Conservatory Jargon Buster

The definitive guide to common terms used in the design and installation of conservatories.


For over 20 years now Ultraframe has been the acknowledged market leader in the design and manufacture of conservatory roof systems. With over one million Ultraframe roofs already installed throughout the UK, the pedigree and quality offered by our roof systems is second to none. During this time Ultraframe have developed a widely recognised set of guidelines by which conservatory roofs are designed, specified, ordered and installed.

Ultraframe have complied this manual to explain and translate much of the jargon used in the conservatory industry. We have listed many of the commonplace words and terms used daily in connection with conservatory design and installation.

Each reference includes a list of possible alternative words (“also known as”), a full description of the product/component and a full colour picture, where appropriate, to illustrate its relevance.

To find the explanation for your jargon term just browse the terms alphabetically below or Search Our Site.

 

Dead zone

Dead zone

Also known as: Off limits

A dead zone refers to a restricted area of the conservatory roof where glazing bars cannot be fixed.

Deeplas white

Deeplas white

Also known as: Blue

'Deeplas' is the brand name for blue-white as manufactured by Deceuninck (for its PVC windows), the first company to have blue white. Main other blue-white is produced by Duraflex for its PVC frames.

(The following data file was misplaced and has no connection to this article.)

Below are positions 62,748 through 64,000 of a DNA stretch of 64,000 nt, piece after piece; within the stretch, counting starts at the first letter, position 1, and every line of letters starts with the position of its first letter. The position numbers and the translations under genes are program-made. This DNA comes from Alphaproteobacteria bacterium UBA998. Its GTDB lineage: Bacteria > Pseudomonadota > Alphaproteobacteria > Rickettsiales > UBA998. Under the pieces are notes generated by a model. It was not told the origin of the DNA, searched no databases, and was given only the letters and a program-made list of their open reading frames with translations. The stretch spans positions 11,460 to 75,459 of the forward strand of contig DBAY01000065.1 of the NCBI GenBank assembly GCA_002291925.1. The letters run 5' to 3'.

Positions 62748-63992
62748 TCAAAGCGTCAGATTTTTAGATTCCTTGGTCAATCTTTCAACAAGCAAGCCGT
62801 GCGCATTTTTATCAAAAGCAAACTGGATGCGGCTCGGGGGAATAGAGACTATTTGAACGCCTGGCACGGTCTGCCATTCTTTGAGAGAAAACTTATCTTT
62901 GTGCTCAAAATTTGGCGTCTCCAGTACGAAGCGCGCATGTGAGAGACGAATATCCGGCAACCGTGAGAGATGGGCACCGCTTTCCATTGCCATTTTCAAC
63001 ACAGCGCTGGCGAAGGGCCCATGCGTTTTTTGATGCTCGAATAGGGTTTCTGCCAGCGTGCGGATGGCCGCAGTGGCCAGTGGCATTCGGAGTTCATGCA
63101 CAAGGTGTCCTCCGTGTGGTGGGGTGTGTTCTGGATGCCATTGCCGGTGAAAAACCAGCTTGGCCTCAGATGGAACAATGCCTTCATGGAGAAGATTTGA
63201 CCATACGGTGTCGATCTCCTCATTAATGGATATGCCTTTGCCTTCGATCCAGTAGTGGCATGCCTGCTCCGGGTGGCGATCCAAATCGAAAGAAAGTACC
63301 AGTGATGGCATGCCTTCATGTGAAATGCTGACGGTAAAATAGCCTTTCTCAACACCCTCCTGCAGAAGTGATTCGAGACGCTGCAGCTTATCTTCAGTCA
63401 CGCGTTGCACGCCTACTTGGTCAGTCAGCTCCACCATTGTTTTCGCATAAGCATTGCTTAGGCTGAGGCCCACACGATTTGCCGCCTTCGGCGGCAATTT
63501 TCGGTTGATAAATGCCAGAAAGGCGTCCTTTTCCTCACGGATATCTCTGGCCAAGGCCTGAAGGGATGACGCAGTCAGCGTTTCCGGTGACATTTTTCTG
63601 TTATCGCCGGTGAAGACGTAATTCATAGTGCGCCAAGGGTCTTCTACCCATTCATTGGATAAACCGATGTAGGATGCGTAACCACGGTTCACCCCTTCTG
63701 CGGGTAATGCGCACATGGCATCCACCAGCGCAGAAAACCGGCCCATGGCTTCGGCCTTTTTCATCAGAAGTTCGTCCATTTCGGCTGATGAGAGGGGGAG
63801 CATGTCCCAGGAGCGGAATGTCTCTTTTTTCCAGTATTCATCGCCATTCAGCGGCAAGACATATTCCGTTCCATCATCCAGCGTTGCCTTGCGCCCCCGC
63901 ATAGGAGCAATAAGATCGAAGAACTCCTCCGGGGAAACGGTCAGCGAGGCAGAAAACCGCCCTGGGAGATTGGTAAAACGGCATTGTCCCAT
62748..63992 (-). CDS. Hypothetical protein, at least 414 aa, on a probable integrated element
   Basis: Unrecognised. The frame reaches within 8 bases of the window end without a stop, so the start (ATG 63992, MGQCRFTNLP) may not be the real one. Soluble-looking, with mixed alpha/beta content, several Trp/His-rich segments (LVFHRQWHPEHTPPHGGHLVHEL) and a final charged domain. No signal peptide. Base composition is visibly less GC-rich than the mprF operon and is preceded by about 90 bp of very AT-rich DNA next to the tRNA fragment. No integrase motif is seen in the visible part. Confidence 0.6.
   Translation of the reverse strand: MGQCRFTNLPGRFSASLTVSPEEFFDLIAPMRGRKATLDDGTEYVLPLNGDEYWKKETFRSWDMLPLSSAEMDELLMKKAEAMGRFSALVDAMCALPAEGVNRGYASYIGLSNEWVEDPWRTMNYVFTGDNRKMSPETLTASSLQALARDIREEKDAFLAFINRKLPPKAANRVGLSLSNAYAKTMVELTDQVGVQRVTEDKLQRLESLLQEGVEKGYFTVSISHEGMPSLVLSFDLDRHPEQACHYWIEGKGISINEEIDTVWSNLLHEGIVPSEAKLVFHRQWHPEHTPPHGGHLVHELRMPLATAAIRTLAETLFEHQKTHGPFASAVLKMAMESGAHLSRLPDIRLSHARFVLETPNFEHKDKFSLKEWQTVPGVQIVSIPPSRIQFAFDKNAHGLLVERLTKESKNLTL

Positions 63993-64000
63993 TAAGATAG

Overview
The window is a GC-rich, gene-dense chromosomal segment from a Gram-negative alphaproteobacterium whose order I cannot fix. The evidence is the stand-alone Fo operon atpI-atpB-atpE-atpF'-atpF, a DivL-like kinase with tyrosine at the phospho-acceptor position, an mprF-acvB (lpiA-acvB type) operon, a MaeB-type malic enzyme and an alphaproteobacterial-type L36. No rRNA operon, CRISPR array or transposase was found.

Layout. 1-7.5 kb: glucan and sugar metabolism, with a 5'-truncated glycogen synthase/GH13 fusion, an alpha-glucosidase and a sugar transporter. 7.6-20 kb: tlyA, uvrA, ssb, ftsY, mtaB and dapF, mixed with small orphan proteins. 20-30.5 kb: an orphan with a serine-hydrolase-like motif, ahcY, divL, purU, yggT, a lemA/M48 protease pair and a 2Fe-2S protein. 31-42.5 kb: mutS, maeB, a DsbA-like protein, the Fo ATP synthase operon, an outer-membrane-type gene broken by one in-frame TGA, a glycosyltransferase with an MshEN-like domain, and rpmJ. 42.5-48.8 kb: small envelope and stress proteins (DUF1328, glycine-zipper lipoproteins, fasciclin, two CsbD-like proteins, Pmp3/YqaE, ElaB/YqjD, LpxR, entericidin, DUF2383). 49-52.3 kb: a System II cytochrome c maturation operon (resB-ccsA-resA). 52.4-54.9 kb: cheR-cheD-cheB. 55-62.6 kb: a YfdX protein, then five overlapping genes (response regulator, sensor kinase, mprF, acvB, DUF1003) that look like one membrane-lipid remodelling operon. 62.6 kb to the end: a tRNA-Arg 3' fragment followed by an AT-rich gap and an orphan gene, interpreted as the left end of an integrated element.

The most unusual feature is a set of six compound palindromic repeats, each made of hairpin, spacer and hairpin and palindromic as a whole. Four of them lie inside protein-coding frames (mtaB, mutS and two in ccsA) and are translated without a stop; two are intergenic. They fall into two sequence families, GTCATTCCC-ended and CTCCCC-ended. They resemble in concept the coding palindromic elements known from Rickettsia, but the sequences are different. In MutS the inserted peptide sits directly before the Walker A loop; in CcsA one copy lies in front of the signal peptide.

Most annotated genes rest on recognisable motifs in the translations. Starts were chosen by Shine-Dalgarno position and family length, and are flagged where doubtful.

Dentil Moulding

Dentil Moulding

Also known as: Castleations

Decorative, cobbled trim placed between eaves and window frames.

Dessicant

Dessicant

Also known as: Molecular sieve

Dessicant refers to a small absorption beads that collect moisture. These are placed inside the spacer bar of a double glazed unit to prevent the unit 'misting' with condensation.

DGU's

DGU's

Also known as: Double glazed unit, Sealed unit, Double glazing, Insulated glass unit (IGU)

A DGU is the term used when two panes of glass are kept apart by a spacer bar and are usually filled with air or argon gas.

Double Drip

Double Drip

Also known as: Twin drop

2 vertical tie bar rods, equally spaced, either side of ridge.

DPC

DPC

Also known as: Damp proof course

A damp proof course is placed between brick courses at the internal floor level. The external ground level should usually be two bricks below the DPC.

DPM

DPM

Also known as: Damp proof membrane, Visqueen

DPM is the term used for a large sheet of Visqueen (plastic sheeting) that sits under a concrete slab to prevent ground moisture entering the conservatory.

Drill & Fix

Drill & Fix

Also known as: Screw Fix

Flexible outlet position, can be placed in awkward location.

Dropped ridge

Dropped ridge

Also known as: Lowered valley, drop valley

A dropped ridge features in a P-shape conservatory where the half ridge is below the level of the main ridge. Usually used to avoid obstructions on the host wall (see photo).

Dry line

Dry line

Also known as:

House wall studded out then plasterboard attached to face (avoids wet trades).

Duo pitch

Duo pitch

Also known as: Gable style roof

A conservatory is described as duo pitch when there are two slopes with a central ridge; e.g. Gable style roof

Dwarf wall

Dwarf wall

Also known as: Knee wall

A dwarf wall is the wall under the window frames on a conservatory, usually placed at 450mm or 600mm high.